These spiderweb cupcakes look so impressive but require very little skill. I took them to a Halloween party/benefit this weekend and they were a huge hit.
People were shocked to find out the web was edible and white chocolate and the ganache stayed shiny and looked much more professional then a swirl of sugary-sweet frosting.
For this recipe I decided to try using special cake flour. It's supposed to be a softer, silkier flour that leaves a light and airy texture in cakes. Honestly, I didn't really see a huge difference but maybe if you were making a cake you might.
Stir together all of the dry ingredients (I'll post the recipe for those who want it in the next post).
This batter just makes me happy. So easy and yet it always turns out so well.
Next add the wet and stir. For this batch I added hot water (Don't! Stick with cold!!) and it became really soupy and lumpy and I had to really whisk the batter to get it back to a nice shiny texture. I've never had this problem when I add cold water, so maybe just stick to the cold.
They still baked up just the same though so it didn't seem to make a big difference.
Once the cupcakes are baked, start on the webs. I used this Kroger brand candy coating and broke off a few squares.
Place in a UNZIPPED sandwich bag and microwave for 45 seconds, kneading the bag halfway through. Close the bag and snip off a very very small section of the bag corner. The smaller the section, the more control you'll have when piping.
Now here comes the tricky part. I decided to use my iPad to trace these spiderwebs. I know, bad idea, but I was very careful and wrapped in completely in wax paper and then placed a second sheet of wax paper on top of that to actually pipe the spider webs. The back lighting made it so much easier to see and I'm out of printer paper so I really didn't have much choice.
Get the spiderwebs to the size you want and carefully trace the design. It won't look that good at first, but that's okay.
Use a toothpick and draw through your design from the center circle through each of the "spokes" of the web. This will create that nice pointy shape and make it look much more realistic.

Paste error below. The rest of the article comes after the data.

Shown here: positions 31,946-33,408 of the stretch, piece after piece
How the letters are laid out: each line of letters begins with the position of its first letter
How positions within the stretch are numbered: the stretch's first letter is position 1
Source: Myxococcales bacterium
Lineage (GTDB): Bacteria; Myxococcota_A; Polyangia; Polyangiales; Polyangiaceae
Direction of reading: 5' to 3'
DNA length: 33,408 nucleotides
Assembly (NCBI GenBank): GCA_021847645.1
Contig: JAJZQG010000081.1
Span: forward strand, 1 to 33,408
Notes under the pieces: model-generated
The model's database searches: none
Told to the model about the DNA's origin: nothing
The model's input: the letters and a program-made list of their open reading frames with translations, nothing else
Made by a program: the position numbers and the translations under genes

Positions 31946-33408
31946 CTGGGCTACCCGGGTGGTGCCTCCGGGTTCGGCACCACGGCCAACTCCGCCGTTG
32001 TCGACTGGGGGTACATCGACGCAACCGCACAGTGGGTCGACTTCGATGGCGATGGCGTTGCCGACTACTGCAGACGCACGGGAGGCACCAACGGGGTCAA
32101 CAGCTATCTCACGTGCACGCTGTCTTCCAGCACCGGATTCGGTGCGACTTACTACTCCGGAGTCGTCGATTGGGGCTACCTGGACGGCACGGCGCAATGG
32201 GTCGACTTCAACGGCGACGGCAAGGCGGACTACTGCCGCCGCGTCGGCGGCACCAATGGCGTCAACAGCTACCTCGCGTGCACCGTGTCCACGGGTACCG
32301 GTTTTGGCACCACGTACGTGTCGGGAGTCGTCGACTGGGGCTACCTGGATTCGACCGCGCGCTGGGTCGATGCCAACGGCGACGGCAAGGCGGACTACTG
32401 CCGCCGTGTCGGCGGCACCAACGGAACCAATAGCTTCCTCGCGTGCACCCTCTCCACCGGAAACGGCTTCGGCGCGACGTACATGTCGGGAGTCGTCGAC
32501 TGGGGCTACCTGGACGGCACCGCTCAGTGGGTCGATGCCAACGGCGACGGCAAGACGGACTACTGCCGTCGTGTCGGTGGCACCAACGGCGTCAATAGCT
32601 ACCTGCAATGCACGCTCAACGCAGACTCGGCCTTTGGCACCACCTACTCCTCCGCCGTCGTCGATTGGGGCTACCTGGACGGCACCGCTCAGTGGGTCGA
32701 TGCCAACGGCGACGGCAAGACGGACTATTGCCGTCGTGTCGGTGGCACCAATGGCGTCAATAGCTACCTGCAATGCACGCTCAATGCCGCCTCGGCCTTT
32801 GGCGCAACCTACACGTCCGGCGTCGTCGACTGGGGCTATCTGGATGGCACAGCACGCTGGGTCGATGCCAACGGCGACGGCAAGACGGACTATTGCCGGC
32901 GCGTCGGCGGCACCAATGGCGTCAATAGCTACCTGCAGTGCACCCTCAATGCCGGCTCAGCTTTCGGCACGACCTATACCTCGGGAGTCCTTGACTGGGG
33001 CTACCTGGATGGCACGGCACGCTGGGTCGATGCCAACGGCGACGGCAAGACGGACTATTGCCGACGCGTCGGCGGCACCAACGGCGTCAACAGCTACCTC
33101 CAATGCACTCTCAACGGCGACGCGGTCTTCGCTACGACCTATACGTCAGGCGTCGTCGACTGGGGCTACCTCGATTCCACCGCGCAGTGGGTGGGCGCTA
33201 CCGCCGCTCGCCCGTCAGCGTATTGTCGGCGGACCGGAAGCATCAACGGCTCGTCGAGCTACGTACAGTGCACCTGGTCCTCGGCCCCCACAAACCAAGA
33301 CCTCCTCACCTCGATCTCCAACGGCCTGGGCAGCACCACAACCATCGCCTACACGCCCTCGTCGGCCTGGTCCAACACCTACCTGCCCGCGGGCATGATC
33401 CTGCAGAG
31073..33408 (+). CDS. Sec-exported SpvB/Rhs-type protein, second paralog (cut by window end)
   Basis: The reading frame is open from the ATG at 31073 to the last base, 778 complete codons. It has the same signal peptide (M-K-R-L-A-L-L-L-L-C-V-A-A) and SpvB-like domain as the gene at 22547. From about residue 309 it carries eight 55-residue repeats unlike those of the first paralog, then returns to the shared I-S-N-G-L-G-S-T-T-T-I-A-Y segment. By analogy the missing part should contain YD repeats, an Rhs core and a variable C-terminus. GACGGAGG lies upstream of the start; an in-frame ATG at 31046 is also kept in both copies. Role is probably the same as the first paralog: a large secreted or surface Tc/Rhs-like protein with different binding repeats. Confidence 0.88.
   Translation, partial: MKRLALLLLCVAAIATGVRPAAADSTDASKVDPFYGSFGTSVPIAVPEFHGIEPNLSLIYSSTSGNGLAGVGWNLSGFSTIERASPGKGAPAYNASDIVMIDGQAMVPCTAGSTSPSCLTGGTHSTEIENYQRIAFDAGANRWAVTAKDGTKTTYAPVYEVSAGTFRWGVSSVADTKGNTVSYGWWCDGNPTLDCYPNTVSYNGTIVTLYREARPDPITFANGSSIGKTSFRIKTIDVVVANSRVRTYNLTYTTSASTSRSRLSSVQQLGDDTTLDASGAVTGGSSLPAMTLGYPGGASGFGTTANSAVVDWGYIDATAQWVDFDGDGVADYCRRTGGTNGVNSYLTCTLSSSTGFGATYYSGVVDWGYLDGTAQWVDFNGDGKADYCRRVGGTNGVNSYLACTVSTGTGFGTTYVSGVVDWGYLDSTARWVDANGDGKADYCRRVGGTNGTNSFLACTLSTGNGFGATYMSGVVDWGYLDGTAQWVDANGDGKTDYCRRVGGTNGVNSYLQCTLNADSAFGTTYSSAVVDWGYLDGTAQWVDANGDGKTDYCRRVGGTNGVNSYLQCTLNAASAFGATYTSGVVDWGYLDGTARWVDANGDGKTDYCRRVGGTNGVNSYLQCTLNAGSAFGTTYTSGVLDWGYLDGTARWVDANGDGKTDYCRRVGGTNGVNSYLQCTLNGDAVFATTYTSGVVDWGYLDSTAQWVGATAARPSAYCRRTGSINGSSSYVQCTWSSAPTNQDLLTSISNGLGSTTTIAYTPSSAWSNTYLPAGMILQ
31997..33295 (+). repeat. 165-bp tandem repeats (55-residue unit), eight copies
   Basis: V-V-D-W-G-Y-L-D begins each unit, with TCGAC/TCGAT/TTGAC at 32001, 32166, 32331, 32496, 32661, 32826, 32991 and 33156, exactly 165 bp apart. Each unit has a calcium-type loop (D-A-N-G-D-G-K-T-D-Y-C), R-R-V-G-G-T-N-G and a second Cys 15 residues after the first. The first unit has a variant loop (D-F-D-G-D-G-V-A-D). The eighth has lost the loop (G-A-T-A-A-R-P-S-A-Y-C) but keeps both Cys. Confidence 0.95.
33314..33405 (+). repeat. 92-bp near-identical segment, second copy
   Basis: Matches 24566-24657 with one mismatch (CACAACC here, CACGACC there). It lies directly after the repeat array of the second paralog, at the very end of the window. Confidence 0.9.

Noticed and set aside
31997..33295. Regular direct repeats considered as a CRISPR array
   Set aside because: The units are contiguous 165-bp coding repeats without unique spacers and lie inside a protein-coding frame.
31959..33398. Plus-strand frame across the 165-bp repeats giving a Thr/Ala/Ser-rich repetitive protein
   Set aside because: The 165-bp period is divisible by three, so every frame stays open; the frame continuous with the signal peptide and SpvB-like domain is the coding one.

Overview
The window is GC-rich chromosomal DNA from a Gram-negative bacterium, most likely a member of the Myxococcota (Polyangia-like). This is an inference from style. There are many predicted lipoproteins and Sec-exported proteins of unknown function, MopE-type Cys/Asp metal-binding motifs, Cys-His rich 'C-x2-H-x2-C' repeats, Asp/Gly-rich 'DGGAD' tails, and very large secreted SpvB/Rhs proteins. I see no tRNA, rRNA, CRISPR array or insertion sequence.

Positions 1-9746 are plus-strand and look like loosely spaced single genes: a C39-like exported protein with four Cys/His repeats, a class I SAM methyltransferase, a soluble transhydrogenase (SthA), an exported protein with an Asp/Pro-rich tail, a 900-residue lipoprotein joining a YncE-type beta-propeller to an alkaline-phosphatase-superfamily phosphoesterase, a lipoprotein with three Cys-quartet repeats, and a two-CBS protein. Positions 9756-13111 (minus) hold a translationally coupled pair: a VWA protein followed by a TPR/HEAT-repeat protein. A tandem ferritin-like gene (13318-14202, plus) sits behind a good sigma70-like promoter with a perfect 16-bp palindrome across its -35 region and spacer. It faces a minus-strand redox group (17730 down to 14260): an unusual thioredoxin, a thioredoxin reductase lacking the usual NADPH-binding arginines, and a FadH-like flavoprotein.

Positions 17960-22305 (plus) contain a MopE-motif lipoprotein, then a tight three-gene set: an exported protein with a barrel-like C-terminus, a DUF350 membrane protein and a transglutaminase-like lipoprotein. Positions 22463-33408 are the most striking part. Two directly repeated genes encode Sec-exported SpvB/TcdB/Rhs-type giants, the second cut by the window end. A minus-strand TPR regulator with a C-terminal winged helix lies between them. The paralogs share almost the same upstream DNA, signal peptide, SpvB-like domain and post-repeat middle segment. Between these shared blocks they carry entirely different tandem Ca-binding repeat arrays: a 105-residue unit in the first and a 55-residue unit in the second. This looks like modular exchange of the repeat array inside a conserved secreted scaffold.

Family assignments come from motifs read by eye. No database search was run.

It really makes a huge difference. Be careful if you are using an iPad not to touch the screen or more the template at all, it can be tricky to get it back to exactly where you had it.
Next for the ganache. Chocolate ganache is so easy and so delicious, I really should make it more often. All you need is chocolate chips and heavy whipping cream. 8oz of chocolate to 1 cup of whipping cream. (I think you're supposed to use the smaller portioned heavy cream that is half this size, I had too much and poured some out into a bowl).
Add the chocolate to a fairly large heat-safe bowl.
And bring the heavy whipping cream to a boil. I was warned about this boiling over really quickly so I turned off the heat immediately when I started getting bubbles. And thinking that since the heat was off it wouldn't bubble over, I grabbed my phone to take a quick picture (above).
And...it boiled over. Can you see all of the milk on the stove and burners? Yikes!
Pour the milk over the chocolate and let it sit for a few minutes. It'll melt all of the chocolate chips and form this nice silky chocolate. You can also add 1 T of butter if you'd like, it gives it a bit of a richer texture.
I thought this was way too much cream so I poured some out into a bowl. The more cream you have the thinner your ganache will be (you can thicken it by placing it in the fridge or thin it back out by microwaving it--very forgiving!).
Once the ganache is set to the consistency you'd like, transfer it to a piping bag, or a sandwich bag like I used here, equipped with a metal piping tip. The metal tip allows you to push it into the center of the cupcake and squeeze ganache into the center without having to create a huge hole in the cupcake. Be generous, I wish I had added more ganache to the center of mine.
Next I microwaved the ganache to thin it out just a bit (20 seconds) until it was nice and shiny and smooth.
Dip your cupcake into the ganache, swirling it around in a circle. Then, lift up and let the excess run off and quickly swirl the cupcake around and flip it back over. If you don't let the excess drip long enough the ganache will run down the sides of the cupcake wrapper.
I think ganache is so much easier than frosting (and trying to get a thick frosting without using 14 bags of powdered sugar) and looks really professional.
Next, get out your spiderwebs. I placed mine in the fridge to harden to ensure the intricate webs didn't break.
Gently peel them off of the wax paper and press them lightly onto the ganache. You'll need to do this within a few minutes of dipping the cupcakes so that the ganache is still wet and hasn't set up yet. When it sets up it will go from a thick chocolate syrup texture to a hot fudge texture.
Fairly simple, right?
And look how cute they are? I was really happy with these. Some of the webs I placed upside down in the white chocolate set up funny and had any air bubbles or didn't look right and some I left right-side up as I thought they were a bit more realistic.
None of the webs broke or didn't turn out and I was really happy with how they turned out overall. I loved making these cupcakes and will definitely be using ganache dipped cupcakes again very soon.
Happy Halloween everyone!